# Tag Info

9

To me, it seems that it has increased, not decreased, due to the factors you mention. Yes, transportation and information networks enable workforce movement. But they also enable movement of goods and information - and because goods and information are more mobile than humans, they profit more, and the results of their portability outpaces the results of the ...

8

Full employment is a more general term, which has much less implication than natural rate of employment. My experience reading a lot of economics papers is that careful authors do not mix the two concepts. Stricto sensu, full employment should mean 100% of the workforce is employed. But when we are talking about periods such as the trente glorieuses, the ...

4

One definition of the natural rate of unemployment is the NAIRU: non-accelerating-inflation rate of unemployment. The classic story of the money illusion and unemployment works like this: Both Friedman and Phelps argued that the government could not permanently trade higher inflation for lower unemployment. Imagine that unemployment is at the natural ...

3

The model you fit is simply inadequate to estimate the natural rate of unemployment any results from it will be completely unreliable, so I am not surprised if they make no sense. Furthermore, natural rate of unemployment is not necessary one where inflation is 0, that is Non-Accelerating Inflation Rate of Unemployment (NAIRU). NAIRU is often used as a proxy ...

2

I expect that in the UK it has increased due to the benefit system, we now have lots of unemployment in some parts of the north, but little movement of unskilled labour. However when the mills were built worker moved from all over the UK to them. Therefore I don’t know how the different effect can be separated.

2

This was supposed to be a comment to @rumtscho, but it turns out to be too long, and then I kept adding information, so perhaps this deserves to be its own answer Is an increase in mobility really detrimental for efficiency? Imagine a world with non-mobile capital and labor. Now we increase mobility of capital (but not labor). Now @rumtscho argues, this ...

1

Actually both New Keynesians, Keynesians and Monetarists are advocating for short-run government activism, just the underlying mechanisms are different and Monetarists stress monetary over fiscal policy. According to the New Palgrave Dictionary of Economics (Cagan 2017) monetarism is defined as: Monetarism is the view that the quantity of money has a major ...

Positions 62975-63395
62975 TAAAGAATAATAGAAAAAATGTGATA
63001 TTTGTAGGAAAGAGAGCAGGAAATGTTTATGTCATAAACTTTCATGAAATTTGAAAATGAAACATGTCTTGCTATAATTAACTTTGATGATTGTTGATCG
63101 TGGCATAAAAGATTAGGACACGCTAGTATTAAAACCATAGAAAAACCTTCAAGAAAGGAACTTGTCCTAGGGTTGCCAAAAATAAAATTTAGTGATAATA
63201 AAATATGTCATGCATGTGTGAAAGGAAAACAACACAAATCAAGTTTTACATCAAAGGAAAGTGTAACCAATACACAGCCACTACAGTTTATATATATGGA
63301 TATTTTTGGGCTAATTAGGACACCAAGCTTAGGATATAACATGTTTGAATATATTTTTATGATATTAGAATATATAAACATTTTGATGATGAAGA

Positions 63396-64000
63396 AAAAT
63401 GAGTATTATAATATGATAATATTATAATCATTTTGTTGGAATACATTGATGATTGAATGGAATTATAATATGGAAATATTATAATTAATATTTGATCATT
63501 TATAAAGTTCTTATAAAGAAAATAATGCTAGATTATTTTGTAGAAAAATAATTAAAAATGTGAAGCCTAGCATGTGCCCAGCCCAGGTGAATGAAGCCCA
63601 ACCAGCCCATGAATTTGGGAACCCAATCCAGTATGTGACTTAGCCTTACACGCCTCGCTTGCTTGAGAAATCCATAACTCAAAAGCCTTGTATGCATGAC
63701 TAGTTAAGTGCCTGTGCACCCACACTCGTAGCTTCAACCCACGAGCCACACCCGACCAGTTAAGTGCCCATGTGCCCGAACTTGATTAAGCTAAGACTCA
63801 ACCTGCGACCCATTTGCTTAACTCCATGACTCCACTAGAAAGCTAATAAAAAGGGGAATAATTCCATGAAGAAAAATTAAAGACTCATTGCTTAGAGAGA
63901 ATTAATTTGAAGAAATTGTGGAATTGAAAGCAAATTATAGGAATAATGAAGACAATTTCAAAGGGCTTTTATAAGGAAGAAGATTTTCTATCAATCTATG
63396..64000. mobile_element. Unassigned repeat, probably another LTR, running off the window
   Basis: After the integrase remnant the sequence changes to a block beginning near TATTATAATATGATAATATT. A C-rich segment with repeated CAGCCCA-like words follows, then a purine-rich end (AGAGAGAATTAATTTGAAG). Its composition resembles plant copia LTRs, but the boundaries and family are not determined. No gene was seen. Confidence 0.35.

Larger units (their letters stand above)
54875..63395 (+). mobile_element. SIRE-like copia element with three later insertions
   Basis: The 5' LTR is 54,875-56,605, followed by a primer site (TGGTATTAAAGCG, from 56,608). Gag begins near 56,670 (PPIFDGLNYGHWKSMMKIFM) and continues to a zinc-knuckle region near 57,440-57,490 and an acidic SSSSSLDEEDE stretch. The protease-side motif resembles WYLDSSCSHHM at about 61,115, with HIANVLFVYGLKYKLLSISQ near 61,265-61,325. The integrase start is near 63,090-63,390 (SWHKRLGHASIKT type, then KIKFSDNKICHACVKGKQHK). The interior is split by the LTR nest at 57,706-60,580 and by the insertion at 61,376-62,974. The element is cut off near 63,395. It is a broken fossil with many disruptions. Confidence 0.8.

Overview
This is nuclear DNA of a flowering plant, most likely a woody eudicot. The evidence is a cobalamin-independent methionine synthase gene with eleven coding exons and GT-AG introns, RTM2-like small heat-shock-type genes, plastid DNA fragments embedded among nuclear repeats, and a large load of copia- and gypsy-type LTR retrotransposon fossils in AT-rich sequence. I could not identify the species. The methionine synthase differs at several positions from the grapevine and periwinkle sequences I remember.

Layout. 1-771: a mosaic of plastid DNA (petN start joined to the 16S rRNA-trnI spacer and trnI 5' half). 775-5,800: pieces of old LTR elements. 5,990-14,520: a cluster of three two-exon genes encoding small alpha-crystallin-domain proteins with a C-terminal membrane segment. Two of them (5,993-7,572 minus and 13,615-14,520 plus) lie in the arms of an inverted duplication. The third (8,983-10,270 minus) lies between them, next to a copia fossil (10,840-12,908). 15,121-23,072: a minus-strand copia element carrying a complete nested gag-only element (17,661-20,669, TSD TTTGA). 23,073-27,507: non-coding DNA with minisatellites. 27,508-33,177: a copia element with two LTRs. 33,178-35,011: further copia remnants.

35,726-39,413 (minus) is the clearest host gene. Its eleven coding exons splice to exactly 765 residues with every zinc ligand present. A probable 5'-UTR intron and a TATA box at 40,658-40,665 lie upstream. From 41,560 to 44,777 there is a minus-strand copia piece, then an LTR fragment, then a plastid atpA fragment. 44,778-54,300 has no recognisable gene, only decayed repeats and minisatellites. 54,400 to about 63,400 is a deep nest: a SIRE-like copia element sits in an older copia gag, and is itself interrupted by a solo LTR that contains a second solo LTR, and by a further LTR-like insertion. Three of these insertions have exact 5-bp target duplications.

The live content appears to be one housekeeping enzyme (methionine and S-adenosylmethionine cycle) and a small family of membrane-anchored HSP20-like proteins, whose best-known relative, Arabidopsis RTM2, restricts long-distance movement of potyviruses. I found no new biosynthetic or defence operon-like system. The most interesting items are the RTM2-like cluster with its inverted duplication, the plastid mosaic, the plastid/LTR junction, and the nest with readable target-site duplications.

1

What determines interest rates? Let's try to understand the emergence of interest rates from first principles. We'll imagine an island inhabited only by Robinson Crusoe and Friday. For sustenance, they pick coconuts - the only food source available to them. Each coconut can either be consumed immediately or saved up for future use. One day, Crusoe does not ...

1

Sovereign rates in developed countries represent the credit risk-free curve. What maturity on the curve you want to choose is an analytical choice. The natural rate is in reference to a risk-free curve, and so should align with the sovereign curve. Also, “Natural rate” is somewhat dated at this point, the preference is to use a more neutral term like r*.

1

Cyclical unemployment $U^C$ is by definition difference between actual observed rate of employment $U$ and the natural rate of employment $U^N$ so we have: $U^C_t \equiv U_t-U_t^N$, see for example this paper. Hence cyclical unemployment can be negative if actual observed rate of unemployment is lower than natural rate, because it is defined as a difference ...

1

Potential benefits of labor market reforms such as a reduction in job security and trade union power: To find the answer to a reduction in job security, just apply it to your personal life(assuming you are employed). If labor market reform comes in and puts my job at risk, I would become more competitive and work harder in order to keep my job. This ...

1

Mankiw's definition alludes to a situation where the only source of unemployment is frictions and imperfections in the labor/human capital market (you could also add inherent rigidities like "specificity" of labor/human capital, which is the price to pay for specialization). But also, in "imperfections" Mankiw may also include "wage rigidities". We could ...

1

In the Blanchard book itself, when discussing the WS-PS model there is also a definition similar to that given in Mankiw. Relating to the first definition you gave, in the long run expectations adapt and expected and observed price levels match. That relates the first and third definition. The second definition goes through the definition of the Phillips ...

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